Red, Ready, but will keep

2009 Ch. Marsau, Côtes de Francs

2009 Ch. Marsau, Côtes de Francs

Red | Ready, but will keep | Code:  952634 | 2009 | France > Bordeaux > Cotes de Francs | Merlot | Medium Bodied, Dry | 14.5 % alcohol


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Scores and Reviews



The Wine Advocate




Wine Spectator




Tim Atkin


The Wine Advocate - A Merlot wine displaying loads of mocha and black cherry fruit, with hints of tobacco leaf and coffee, this wine is dense, pure, medium to full-bodied, fleshy and quite seductive in its ripeness and silkiness. Drink it over the next 5-7 years.
Robert M. Parker, Jr. - 23/12/2011

Jancis - Very deep crimson. Not much scent. Very opulent on the palate – sweet, creamy chocolate cream. Not that heavy so not full-on Napa Valley-style but a sort of Napa Valley cadet. Dry finish. But very long and pretty alcoholic. Just a bit attenuated.
(Jancis Robinson MW - - April 2010)

Wine Spectator - Rich and spicy, with wet earth, berry and currant notes. Full and chewy. A little rustic, but interesting.
(James Suckling - Wine Spectator - April 2010)

Parker - A delicious Cotes de Francs, the 2009 Marsau offers sweet red and black fruits, licorice, and a hint of caramel, medium to full-bodied flavors, sweet but elevated tannins, a layered mouthfeel, and a long finish. With good purity, overall equilibrium, and intensity, this wine should drink well for a decade or more.
(Robert Parker - Wine Advocate - April 2010)

Tim Atkin - The best Marsau I’ve had yet from Jean-Marie Chadronnier’s up-and-coming estate in the Côtes de Francs. There’s a touch of reduction here at the moment, but the underlying fruit is well-structured, plush and aromatic, with muscular tannins, fresh acidity and well-handled oak. 10 years.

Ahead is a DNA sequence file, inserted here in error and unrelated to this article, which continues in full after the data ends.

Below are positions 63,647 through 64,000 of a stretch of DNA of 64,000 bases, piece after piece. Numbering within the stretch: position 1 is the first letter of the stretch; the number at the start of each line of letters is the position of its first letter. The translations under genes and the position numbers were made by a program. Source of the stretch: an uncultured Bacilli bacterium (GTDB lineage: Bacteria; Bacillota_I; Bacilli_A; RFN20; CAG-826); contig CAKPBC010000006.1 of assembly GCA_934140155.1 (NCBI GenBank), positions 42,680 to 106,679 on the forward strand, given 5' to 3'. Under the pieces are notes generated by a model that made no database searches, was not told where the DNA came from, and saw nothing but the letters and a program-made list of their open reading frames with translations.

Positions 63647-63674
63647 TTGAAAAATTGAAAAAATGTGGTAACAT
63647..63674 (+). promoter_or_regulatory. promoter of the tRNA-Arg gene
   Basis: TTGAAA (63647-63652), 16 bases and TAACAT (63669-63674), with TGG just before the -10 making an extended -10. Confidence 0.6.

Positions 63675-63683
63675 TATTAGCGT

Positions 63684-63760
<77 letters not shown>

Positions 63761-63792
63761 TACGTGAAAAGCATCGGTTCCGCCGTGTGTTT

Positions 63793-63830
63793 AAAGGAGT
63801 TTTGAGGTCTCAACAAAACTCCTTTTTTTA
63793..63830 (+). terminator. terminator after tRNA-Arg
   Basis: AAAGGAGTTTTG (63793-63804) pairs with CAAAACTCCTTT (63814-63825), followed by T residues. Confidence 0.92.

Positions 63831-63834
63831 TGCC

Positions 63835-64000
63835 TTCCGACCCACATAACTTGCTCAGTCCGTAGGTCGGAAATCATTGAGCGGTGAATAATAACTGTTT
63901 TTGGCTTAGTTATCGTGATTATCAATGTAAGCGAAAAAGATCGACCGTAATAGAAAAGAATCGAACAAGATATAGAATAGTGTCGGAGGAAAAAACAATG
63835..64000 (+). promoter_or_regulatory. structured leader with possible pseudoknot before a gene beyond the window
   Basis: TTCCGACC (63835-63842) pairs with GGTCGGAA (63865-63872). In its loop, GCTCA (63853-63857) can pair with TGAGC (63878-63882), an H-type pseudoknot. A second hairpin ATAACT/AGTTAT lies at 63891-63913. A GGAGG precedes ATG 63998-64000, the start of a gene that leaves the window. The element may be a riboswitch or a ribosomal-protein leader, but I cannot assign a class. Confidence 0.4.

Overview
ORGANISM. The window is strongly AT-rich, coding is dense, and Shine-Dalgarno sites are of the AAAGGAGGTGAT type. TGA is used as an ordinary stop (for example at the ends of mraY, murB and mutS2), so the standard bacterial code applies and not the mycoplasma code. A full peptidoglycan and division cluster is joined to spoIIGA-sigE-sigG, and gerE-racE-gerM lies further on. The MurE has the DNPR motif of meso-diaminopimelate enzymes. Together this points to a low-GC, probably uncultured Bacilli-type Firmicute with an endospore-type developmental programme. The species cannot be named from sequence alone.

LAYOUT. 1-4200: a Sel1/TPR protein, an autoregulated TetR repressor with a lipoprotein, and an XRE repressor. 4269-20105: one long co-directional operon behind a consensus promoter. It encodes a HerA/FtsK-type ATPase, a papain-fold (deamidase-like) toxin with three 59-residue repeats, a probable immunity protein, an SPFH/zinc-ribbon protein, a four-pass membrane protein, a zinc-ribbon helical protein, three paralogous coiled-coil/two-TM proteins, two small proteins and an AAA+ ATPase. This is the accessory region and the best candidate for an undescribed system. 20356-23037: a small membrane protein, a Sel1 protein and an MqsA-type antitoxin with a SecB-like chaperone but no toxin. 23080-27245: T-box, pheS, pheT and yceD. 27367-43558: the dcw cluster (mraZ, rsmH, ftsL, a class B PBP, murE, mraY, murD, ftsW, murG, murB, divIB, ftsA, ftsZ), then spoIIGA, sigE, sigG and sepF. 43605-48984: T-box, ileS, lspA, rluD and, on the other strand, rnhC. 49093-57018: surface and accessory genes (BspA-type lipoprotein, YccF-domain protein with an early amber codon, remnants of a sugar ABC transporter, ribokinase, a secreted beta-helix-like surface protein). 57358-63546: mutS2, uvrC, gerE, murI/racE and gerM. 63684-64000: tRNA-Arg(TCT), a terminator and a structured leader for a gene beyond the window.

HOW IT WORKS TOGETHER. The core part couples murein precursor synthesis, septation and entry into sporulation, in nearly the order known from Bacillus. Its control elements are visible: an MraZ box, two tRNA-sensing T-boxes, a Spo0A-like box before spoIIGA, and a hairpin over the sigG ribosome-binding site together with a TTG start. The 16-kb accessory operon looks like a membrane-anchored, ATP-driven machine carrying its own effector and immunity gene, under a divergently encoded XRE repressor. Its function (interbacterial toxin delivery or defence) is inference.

(Tim Atkin - - April 2010)

The Grape



The most widely planted grape in Bordeaux and a grape that has been on a relentless expansion drive throughout the world in the last decade. Merlot is adaptable to most soils and is relatively simple to cultivate. It is a vigorous naturally high yielding grape that requires savage pruning - over-cropped Merlot-based wines are dilute and bland. It is also vital to pick at optimum ripeness as Merlot can quickly lose its varietal characteristics if harvested overripe.

In St.Emilion and Pomerol it withstands the moist clay rich soils far better than Cabernet grapes, and at it best produces opulently rich, plummy clarets with succulent fruitcake-like nuances. Le Pin, Pétrus and Clinet are examples of hedonistically rich Merlot wines at their very best. It also plays a key supporting role in filling out the middle palate of the Cabernet-dominated wines of the Médoc and Graves.

Merlot is now grown in virtually all wine growing countries and is particularly successful in California, Chile and Northern Italy.

The Region

Cotes de Francs

Cotes de Francs

Although with a wine-growing history that dates back to the 11th century, Côtes de Francs only received its Appellation Contrôllée in 1976.  Production is almost entirely red, with Merlot the most important contributor.  The region itself adjoins the St Emilion satellite appellations of Puisseguin and Lussac, and style of the wine is not dissimilar. The Côtes de Francs is seen as a region of some potential, attractive several luminaries from the major Bordeaux estates, including the Hébrard and Boüard families (Ch. De Francs), Patrick Valette (Ch. La Prade) and the Thienponts (Ch. Puyguéraud).  Jean-Marie Chadronnier’s Ch. Marsau is a fine introduction to the region.

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